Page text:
Spatial prediction tools for biodiversity in environmental assessment

University dissertation from Stockholm : KTH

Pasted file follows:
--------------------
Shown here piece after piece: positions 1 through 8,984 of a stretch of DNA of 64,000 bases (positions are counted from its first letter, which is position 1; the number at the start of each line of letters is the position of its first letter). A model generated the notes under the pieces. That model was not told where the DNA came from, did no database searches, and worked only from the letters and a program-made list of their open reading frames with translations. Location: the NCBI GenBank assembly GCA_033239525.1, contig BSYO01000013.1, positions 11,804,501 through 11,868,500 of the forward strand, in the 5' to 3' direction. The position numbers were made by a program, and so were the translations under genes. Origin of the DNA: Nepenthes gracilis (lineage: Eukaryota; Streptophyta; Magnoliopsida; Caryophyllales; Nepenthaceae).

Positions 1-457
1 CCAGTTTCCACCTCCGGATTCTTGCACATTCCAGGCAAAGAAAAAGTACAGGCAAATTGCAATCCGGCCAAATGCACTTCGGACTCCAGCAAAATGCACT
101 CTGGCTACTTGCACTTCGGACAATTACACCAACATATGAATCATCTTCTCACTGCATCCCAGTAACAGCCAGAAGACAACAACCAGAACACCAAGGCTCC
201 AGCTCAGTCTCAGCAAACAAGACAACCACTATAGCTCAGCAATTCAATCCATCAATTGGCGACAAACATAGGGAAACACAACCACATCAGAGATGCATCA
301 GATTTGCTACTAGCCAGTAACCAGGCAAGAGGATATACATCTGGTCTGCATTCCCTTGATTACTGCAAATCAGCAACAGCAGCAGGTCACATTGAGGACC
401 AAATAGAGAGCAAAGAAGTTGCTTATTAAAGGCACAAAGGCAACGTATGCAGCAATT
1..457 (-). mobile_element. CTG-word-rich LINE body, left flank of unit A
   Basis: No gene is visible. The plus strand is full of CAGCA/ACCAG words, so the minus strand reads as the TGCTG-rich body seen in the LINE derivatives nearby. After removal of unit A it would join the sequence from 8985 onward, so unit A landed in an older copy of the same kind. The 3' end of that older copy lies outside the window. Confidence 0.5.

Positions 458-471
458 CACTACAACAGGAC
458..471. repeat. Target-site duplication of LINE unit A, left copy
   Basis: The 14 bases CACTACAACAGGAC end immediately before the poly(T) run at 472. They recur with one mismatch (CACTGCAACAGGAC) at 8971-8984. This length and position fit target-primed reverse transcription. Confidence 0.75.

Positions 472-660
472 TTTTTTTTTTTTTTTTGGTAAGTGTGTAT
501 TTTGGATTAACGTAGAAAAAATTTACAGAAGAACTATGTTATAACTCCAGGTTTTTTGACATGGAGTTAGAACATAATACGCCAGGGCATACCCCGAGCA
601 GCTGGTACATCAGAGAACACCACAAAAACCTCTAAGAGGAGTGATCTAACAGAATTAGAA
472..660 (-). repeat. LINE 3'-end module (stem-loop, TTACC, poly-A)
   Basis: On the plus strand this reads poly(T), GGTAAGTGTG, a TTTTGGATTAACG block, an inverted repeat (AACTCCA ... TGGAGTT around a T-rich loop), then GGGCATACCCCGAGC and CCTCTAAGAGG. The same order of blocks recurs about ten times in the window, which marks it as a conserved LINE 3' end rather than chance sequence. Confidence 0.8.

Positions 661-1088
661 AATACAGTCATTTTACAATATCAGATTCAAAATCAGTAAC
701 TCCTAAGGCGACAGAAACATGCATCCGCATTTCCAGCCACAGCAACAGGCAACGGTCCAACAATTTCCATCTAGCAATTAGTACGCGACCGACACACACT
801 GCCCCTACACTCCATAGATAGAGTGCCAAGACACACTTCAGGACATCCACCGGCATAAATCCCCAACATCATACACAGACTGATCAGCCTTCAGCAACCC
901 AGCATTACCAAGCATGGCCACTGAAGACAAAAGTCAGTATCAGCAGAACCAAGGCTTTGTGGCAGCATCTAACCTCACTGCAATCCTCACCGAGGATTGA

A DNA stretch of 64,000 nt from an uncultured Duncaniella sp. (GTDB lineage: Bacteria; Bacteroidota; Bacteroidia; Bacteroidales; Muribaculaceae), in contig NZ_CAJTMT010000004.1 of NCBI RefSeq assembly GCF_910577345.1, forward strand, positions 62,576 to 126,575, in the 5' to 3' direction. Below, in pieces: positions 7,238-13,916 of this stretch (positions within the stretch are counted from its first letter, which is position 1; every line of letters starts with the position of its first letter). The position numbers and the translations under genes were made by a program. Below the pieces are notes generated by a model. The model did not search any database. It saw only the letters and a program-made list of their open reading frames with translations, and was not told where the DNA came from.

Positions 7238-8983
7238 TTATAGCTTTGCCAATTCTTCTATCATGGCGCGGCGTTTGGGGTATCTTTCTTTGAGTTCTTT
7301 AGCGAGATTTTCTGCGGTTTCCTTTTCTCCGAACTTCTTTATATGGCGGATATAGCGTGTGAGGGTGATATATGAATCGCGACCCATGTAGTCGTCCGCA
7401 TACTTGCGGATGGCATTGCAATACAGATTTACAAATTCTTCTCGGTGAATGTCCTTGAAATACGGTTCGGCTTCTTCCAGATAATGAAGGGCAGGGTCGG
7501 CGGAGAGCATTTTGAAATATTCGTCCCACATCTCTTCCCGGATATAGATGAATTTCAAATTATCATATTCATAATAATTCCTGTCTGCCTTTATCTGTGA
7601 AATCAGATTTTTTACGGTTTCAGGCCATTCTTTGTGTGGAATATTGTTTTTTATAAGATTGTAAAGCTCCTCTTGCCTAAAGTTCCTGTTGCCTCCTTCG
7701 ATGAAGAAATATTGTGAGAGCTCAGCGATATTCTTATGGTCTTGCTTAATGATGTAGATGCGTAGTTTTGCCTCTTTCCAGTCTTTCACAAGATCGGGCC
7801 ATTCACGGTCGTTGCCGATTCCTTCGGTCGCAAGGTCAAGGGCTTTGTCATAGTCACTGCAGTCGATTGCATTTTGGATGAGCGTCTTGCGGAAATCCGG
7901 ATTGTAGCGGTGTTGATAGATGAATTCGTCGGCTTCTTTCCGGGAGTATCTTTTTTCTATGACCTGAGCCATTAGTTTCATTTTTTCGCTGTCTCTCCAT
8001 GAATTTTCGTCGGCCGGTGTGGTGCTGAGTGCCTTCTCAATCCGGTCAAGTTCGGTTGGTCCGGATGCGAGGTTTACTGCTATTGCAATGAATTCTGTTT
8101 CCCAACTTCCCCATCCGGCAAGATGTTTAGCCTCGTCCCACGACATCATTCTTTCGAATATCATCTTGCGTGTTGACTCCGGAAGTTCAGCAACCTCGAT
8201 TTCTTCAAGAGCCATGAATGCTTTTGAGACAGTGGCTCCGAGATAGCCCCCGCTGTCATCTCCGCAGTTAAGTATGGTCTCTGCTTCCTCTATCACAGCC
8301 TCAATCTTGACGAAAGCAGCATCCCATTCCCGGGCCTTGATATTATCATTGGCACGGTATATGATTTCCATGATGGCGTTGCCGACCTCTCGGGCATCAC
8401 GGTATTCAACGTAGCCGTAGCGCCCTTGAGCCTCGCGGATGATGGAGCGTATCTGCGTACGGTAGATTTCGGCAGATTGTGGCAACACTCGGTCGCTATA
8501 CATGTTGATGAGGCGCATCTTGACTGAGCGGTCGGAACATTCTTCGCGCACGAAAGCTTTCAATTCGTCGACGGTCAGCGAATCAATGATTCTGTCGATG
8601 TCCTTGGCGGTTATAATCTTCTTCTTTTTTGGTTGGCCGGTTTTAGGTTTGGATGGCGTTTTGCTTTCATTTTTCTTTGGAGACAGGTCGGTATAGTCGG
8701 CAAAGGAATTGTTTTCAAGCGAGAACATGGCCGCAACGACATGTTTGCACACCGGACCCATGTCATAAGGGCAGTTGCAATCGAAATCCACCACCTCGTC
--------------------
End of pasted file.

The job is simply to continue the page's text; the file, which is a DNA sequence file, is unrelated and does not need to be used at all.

Abstract: Human activities in the form of land use changes, urbanisation and infrastructure developments are major threats to biodiversity. The loss and fragmentation of natural habitats are great obstacles for the long term preservation of biodiversity and nature protection measures alone may not be sufficient to tackle the problem. Environmental impact assessment (EIA) and strategic environmental assessment (SEA) play a central role in identifying, predicting and managing the impacts of human activities on biodiversity. The review of current practice suggests that the complexity of the task is underestimated and that new methodological approaches encompassing the entire landscape are needed. Spatial aspects of the assessment and the lack of information on scale-related issues are particular problems affecting the appropriate assessment of cumulative effects. In parallel with the development and establishment of EIA and SEA, spatial modelling is an expanding field in ecology and many derived applications could be suitable for the prediction and assessment of biodiversity-related impacts. The diversity of modelling methods suggests that a strategy is needed to identify prediction methods appropriate for EIA and SEA. The relevance and potential limitations of GIS-based species distribution and habitat models in predicting impacts on biodiversity were examined in three studies in the greater Stockholm area. Distinct approaches to habitat suitability modelling were compared from the perspective of environmental assessment needs and requirements. The results showed that model performance, validity and ultimate suitability for planning applications were strongly dependent on empirical data and expert knowledge. The methods allowed visual, qualitative and quantitative assessment of habitat loss, thus improving decision support for assessment of impacts on biodiversity. The proposed methods allowed areas of high ecological value and the surrounding landscape to be considered in the same assessment, thereby contributing to better integration of biodiversity issues in physical planning.